External Factors Influencing Nursing Programs

Instructor: Jennifer Reyes

Jennifer has taught Nursing in ADN, BSN, and MSN programs and has a Master's degree in Nursing Education.

This lesson takes a look at the external factors that can influence nursing programs such as funding, regulation, accreditation, availability of clinical sites, as well as demographics of students. In addition, this lesson will address methods used by Certified Nurse Educators to adapt and implement to these factors.

External Factors Influencing Nursing Programs

Nurses are in high demand these days. It's hard to not turn on the TV, radio, or search the internet without seeing an ad to become a nurse. And yet, upon researching available nursing programs there aren't as many available as you might have hoped. In addition, most of the time the list of requirements and wait to get in makes it seem unattainable.

There are many factors within the program, as well as outside the program, that can have an impact on the nursing program and its success. Sources of external influences include financial funding, rules and regulations, accreditation, availability of clinical sites, and institutional factors.

Financial Funding

Funding within healthcare is heavily influenced by patient care services and successful outcomes of those services. Thereby, nursing programs must be diligent to produce successful nursing students who can perform patient care services well. Financial funding of public nursing programs is often dependent on the NCLEX pass rate, which will reflect if patient care services and critical thinking skills are adequate enough to be successful as a nurse within a hospital system. Limited funding can greatly impact a nursing program. It can lead to limited class sizes and enrollment each semester, adding to the nursing shortage.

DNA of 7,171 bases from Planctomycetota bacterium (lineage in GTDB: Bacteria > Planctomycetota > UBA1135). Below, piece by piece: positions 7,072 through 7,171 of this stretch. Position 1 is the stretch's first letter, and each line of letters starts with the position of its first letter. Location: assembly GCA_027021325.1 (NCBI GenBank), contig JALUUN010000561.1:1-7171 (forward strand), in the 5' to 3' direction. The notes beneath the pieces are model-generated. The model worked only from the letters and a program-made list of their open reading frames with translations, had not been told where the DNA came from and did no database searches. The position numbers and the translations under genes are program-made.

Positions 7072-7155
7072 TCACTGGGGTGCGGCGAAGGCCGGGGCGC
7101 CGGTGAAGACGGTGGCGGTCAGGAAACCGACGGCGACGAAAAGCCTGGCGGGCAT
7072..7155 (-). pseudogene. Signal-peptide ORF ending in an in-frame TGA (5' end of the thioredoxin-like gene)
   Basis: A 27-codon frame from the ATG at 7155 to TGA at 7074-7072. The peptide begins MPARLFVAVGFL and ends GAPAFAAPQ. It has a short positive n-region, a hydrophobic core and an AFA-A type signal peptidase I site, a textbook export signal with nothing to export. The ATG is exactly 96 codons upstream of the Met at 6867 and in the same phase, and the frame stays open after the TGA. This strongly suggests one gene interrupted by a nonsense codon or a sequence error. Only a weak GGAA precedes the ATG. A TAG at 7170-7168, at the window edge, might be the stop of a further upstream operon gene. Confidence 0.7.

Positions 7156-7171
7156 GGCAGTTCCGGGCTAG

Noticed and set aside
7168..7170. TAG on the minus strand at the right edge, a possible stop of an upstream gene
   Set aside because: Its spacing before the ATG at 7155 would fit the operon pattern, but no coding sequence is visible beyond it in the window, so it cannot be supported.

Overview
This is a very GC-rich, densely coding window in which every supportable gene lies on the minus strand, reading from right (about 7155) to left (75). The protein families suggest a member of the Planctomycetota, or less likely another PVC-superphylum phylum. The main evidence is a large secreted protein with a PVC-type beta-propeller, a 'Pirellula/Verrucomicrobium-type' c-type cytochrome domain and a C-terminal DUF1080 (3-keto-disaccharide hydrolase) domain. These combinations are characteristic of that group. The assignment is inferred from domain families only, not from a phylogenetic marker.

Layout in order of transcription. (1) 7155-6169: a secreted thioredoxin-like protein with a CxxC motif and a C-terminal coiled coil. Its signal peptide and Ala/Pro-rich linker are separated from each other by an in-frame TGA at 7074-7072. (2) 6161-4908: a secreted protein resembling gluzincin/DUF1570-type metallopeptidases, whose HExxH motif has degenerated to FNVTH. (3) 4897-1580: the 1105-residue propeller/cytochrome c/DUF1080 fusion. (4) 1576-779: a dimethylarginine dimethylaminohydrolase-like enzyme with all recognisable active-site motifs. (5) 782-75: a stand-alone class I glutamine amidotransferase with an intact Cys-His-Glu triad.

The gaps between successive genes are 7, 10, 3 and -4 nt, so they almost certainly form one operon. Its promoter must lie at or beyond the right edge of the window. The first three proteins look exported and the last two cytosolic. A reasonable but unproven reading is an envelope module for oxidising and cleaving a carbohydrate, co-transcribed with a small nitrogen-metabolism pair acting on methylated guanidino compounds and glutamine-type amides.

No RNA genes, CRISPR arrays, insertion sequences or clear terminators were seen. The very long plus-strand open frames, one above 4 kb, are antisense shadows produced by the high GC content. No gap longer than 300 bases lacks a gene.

In addition, institutional budget cuts and limited funding can cause an increase in tuition for students. The increase cost of any nursing program can make it very hard for those who wish to become a nurse, pursue and succeed. Many students may be forced to work while in nursing school, leading to increased stress and poor overall health and well-being. Without sufficient financial funding, nursing programs may be forced to decrease the number of nursing faculty they are employing. This can also contribute to the limited number of students accepted and educated each semester, as well as lead to an increase workload for existing faculty. The increase workload can lead to feeling overwhelmed, stress, and burnout.

Availability of Clinical Sites:

Clinical education refers to the hands-on learning that takes place outside of the traditional or online classroom. In nursing, clinical experiences most often occur within the hospital setting and within the specialty areas, such as adult medical/surgical units, ICU, pediatrics, labor and delivery, and sometimes the operating room. The availability of clinical sites will strongly influence the success and influence of any nursing program.

How clinical sites become available to programs is two-fold. Many times, an agreement is made between hospital/agency and school. Both parties are apt to benefit from this arrangement, as the school will have an opportunity to provide quality educational experiences and meet the mandated clinical hours needed for students to complete the program, while institutions have an opportunity to house and recruit new nurses. If a school cannot produce students who are knowledgeable and competent of nursing material, while functioning independently, this may impact the agreement. An institutions reimbursement may rely heavily on federal funding.

Nurses play a key role in helping these institutions retain as much funding as possible. Positive, friendly, and intelligent nursing students are sought after to help with the success of the institution. Clinical experiences can influence this perception. In addition, over recent years, clinical sites have been bombarded with nursing programs and have created competition for these sites. External influences that have pushed for more BSN degrees within the nursing workforce and has led to many of the clinical spots to go to those programs. Other programs, such as ASN or diploma programs, are left with minimal options and are often forced to seek clinical experiences elsewhere, in non-traditional institutions, or supplement clinical time with simulation experiences.

Simulation, while it can be an excellent learning resource, is a large undertaking for any nursing program. The equipment itself is very expensive to purchase as well as maintain. In addition, time and training of faculty is needed in order to create successful and engaging simulations. This can create a large demand on educators to develop these scenarios and learn how to use the equipment.

Rules and Regulations